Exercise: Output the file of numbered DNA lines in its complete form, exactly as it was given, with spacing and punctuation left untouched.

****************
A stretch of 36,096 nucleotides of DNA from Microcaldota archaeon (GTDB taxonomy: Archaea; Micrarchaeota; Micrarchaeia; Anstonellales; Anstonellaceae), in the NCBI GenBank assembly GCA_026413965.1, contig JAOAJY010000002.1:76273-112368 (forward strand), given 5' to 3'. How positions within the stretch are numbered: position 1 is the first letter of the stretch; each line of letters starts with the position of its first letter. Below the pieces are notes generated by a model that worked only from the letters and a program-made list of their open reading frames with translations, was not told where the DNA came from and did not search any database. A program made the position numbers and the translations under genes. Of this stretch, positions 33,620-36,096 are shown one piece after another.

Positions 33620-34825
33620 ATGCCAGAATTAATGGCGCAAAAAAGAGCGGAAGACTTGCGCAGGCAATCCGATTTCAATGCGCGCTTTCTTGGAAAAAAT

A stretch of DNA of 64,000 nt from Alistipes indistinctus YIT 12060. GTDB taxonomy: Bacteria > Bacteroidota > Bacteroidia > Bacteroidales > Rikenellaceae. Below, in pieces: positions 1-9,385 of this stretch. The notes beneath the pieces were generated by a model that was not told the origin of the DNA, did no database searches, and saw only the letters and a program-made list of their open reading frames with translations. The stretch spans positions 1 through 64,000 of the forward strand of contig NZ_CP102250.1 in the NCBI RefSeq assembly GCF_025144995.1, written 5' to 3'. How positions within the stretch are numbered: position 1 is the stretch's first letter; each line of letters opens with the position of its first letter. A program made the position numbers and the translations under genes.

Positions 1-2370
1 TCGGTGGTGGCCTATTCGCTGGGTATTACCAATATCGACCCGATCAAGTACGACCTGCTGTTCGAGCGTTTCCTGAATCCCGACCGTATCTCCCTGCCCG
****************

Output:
A stretch of 36,096 nucleotides of DNA from Microcaldota archaeon (GTDB taxonomy: Archaea; Micrarchaeota; Micrarchaeia; Anstonellales; Anstonellaceae), in the NCBI GenBank assembly GCA_026413965.1, contig JAOAJY010000002.1:76273-112368 (forward strand), given 5' to 3'. How positions within the stretch are numbered: position 1 is the first letter of the stretch; each line of letters starts with the position of its first letter. Below the pieces are notes generated by a model that worked only from the letters and a program-made list of their open reading frames with translations, was not told where the DNA came from and did not search any database. A program made the position numbers and the translations under genes. Of this stretch, positions 33,620-36,096 are shown one piece after another.

Positions 33620-34825
33620 ATGCCAGAATTAATGGCGCAAAAAAGAGCGGAAGACTTGCGCAGGCAATCCGATTTCAATGCGCGCTTTCTTGGAAAAAAT

A stretch of DNA of 64,000 nt from Alistipes indistinctus YIT 12060. GTDB taxonomy: Bacteria > Bacteroidota > Bacteroidia > Bacteroidales > Rikenellaceae. Below, in pieces: positions 1-9,385 of this stretch. The notes beneath the pieces were generated by a model that was not told the origin of the DNA, did no database searches, and saw only the letters and a program-made list of their open reading frames with translations. The stretch spans positions 1 through 64,000 of the forward strand of contig NZ_CP102250.1 in the NCBI RefSeq assembly GCF_025144995.1, written 5' to 3'. How positions within the stretch are numbered: position 1 is the stretch's first letter; each line of letters opens with the position of its first letter. A program made the position numbers and the translations under genes.

Positions 1-2370
1 TCGGTGGTGGCCTATTCGCTGGGTATTACCAATATCGACCCGATCAAGTACGACCTGCTGTTCGAGCGTTTCCTGAATCCCGACCGTATCTCCCTGCCCG